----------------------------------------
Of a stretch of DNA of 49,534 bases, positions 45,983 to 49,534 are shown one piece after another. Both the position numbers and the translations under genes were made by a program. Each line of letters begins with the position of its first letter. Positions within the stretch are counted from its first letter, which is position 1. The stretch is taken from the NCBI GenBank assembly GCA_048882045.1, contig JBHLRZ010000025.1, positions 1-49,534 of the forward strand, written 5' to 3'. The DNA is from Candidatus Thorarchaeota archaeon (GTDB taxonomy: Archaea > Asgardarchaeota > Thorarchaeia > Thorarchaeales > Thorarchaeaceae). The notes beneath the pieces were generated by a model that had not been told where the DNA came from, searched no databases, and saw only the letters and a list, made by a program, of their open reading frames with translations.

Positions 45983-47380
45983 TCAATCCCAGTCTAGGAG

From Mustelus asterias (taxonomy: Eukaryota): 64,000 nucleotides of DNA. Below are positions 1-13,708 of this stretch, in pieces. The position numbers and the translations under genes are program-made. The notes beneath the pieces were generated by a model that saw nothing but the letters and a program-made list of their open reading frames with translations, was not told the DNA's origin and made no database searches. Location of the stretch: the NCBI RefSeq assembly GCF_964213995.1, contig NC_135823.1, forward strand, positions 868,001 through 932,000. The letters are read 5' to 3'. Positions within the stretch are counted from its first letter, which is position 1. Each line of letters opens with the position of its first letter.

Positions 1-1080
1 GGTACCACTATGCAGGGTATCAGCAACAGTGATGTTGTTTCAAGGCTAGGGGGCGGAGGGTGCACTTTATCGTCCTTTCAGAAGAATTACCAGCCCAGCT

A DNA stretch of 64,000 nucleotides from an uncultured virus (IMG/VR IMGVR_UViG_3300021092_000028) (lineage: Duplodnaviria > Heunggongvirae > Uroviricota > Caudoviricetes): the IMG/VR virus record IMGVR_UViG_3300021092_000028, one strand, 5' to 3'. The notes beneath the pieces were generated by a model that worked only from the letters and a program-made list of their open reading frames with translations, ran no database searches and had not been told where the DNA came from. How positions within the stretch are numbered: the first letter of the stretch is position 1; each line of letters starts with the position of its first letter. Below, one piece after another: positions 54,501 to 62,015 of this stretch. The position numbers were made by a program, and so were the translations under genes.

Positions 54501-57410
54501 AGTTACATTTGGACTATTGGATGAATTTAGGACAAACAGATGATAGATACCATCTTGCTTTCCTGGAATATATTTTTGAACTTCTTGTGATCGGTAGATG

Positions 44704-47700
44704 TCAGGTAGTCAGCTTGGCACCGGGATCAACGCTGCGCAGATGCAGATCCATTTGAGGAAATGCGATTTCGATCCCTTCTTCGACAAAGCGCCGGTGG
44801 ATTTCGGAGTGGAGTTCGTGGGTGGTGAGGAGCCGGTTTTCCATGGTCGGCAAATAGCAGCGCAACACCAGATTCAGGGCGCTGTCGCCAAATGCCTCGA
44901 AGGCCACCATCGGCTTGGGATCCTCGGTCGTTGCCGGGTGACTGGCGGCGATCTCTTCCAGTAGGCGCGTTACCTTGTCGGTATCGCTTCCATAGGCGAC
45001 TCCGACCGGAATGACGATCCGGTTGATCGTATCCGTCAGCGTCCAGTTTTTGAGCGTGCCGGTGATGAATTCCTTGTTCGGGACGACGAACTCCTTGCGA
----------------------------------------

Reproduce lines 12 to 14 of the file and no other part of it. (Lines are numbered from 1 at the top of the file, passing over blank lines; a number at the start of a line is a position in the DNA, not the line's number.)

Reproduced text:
44801 ATTTCGGAGTGGAGTTCGTGGGTGGTGAGGAGCCGGTTTTCCATGGTCGGCAAATAGCAGCGCAACACCAGATTCAGGGCGCTGTCGCCAAATGCCTCGA
44901 AGGCCACCATCGGCTTGGGATCCTCGGTCGTTGCCGGGTGACTGGCGGCGATCTCTTCCAGTAGGCGCGTTACCTTGTCGGTATCGCTTCCATAGGCGAC
45001 TCCGACCGGAATGACGATCCGGTTGATCGTATCCGTCAGCGTCCAGTTTTTGAGCGTGCCGGTGATGAATTCCTTGTTCGGGACGACGAACTCCTTGCGA